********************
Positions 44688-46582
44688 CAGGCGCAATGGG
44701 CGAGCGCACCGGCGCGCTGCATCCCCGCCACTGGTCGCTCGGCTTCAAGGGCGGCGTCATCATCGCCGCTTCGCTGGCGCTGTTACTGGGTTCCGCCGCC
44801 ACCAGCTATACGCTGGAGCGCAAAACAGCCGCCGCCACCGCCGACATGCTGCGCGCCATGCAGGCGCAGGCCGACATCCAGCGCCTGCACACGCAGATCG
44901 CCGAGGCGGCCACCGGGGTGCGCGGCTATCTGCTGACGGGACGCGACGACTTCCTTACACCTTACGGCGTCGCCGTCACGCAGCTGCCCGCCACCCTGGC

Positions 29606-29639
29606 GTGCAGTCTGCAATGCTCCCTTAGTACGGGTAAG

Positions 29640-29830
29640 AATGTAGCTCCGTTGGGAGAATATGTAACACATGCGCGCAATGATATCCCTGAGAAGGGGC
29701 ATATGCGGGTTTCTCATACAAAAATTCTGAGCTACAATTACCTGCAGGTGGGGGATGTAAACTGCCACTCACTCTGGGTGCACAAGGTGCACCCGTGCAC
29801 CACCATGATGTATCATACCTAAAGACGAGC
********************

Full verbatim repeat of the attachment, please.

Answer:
Positions 44688-46582
44688 CAGGCGCAATGGG
44701 CGAGCGCACCGGCGCGCTGCATCCCCGCCACTGGTCGCTCGGCTTCAAGGGCGGCGTCATCATCGCCGCTTCGCTGGCGCTGTTACTGGGTTCCGCCGCC
44801 ACCAGCTATACGCTGGAGCGCAAAACAGCCGCCGCCACCGCCGACATGCTGCGCGCCATGCAGGCGCAGGCCGACATCCAGCGCCTGCACACGCAGATCG
44901 CCGAGGCGGCCACCGGGGTGCGCGGCTATCTGCTGACGGGACGCGACGACTTCCTTACACCTTACGGCGTCGCCGTCACGCAGCTGCCCGCCACCCTGGC

Positions 29606-29639
29606 GTGCAGTCTGCAATGCTCCCTTAGTACGGGTAAG

Positions 29640-29830
29640 AATGTAGCTCCGTTGGGAGAATATGTAACACATGCGCGCAATGATATCCCTGAGAAGGGGC
29701 ATATGCGGGTTTCTCATACAAAAATTCTGAGCTACAATTACCTGCAGGTGGGGGATGTAAACTGCCACTCACTCTGGGTGCACAAGGTGCACCCGTGCAC
29801 CACCATGATGTATCATACCTAAAGACGAGC